I think @jsobell is right. I’ve been using Aurelia since it was Durandal. Even having used it for so long there are times that I just need an example of functionality to “refresh my memory” so I know exactly how to use it. A google search usually takes me to stack overflow, and sometimes the answers there are out-dated.
In an ideal world, I should be able to come to the doc site, start typing what I’m looking for and like Google, immediately see headlines along with small-text showing the exact context/syntax I need on how to use or interact with any piece of the framework I have searched for.
I should be able to quickly scroll through the headlines until I see my exact use case or something that matches what I’m looking for. Once I’ve found the area I’m looking for I should be able to click to see all the various ways, starting from beginner to advanced, of achieving what I’m trying to do within this particular space.
More of an interactive cheat-sheet, that is the be-all, end-all, authoritative source for Aurelia. Always up to date and not just for syntax, but also best practices, patterns, starting from the surface and going all the way down to the low-level API usage etc. i.e. @jsobell’s thousands of snippets, where each snippet is the bare minimal example showing off the particular subject matter.
For as long as I’ve been using Aurelia, I feel like the low-level functionality (where Aurelia really hides its power) is put off and not very clear on how to really maximize the low-level bits. I.e. while the document site gives me examples of how to use or do something basic, the API side really is just for reference and doesn’t really show examples of how to interact with low-level bits constructively. (For this I would need to look into the source code and try to figure out what this piece of API actually does and when/where to use it etc… who has time for that?)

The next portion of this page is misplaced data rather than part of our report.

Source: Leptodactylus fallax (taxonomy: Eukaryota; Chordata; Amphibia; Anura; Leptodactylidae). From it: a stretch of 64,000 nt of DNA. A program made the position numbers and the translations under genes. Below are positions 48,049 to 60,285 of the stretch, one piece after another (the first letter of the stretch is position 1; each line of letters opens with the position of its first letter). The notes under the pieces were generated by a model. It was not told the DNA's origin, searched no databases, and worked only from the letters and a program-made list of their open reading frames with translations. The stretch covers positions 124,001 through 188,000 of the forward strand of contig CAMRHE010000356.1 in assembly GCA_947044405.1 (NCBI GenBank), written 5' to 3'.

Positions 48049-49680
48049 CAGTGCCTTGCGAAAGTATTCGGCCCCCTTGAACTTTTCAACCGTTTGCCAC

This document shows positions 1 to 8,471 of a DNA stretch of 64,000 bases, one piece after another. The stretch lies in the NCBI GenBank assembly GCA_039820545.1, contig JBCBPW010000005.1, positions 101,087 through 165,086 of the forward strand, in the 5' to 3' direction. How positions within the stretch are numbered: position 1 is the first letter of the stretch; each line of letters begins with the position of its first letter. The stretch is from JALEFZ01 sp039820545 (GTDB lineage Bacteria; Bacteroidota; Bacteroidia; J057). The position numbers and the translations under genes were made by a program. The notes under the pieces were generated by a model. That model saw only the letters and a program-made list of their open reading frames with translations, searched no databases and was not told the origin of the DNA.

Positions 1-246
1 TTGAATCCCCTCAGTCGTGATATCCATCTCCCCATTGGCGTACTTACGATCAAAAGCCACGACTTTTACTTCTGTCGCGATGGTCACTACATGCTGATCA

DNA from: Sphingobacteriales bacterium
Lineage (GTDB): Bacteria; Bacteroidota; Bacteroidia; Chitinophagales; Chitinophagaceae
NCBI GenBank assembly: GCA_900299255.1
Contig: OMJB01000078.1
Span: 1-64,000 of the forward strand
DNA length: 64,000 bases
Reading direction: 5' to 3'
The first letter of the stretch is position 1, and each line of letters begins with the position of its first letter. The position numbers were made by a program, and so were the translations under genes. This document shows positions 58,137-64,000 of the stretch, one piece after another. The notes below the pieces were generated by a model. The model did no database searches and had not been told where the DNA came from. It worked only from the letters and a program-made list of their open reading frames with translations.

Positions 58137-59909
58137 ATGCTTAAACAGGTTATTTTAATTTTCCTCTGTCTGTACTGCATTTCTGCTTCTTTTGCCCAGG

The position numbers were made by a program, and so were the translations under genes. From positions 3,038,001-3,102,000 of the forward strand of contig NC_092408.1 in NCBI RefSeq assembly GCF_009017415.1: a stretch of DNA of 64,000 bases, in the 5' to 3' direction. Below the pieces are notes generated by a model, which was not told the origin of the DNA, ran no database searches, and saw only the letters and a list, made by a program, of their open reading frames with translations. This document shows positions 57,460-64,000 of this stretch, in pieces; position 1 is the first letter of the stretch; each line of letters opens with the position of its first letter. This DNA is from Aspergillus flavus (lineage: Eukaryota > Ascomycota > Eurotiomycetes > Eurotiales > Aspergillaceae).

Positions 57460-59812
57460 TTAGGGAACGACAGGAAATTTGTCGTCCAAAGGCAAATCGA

The new documentation site should be a place where the beginning user could gravitate towards simple use cases (binding/else/ref/etc), and the advanced user could learn how to use Aurelia at very low levels to achieve those really cool advanced use cases; all of it laid out in such a way that the user could snap code examples together like Lego bricks quickly achieve what we’re trying to do with Aurelia (regardless of complexity).
I think a first-class documentation site along these lines would go a long way towards increasing the popularity of Aurelia. I think opening up the low-level bits would increase community involvement. Make it easy for me as a developer to get in, get out, all the while making it super easy for me to contribute.
Along this vein, I could also see something like bootsnipp.com but for Aurelia where a user can search for and find higher-ordered components, generators, attributes, plug-ins, etc. as a way to help speed up Aurelia development. With a rich resource like this, enterprises and devs alike would flock to Aurelia.
– And why not. It’s like that old commercial for Rolaids… “How do you spell Awesome… A.U.R.E.L.I.A”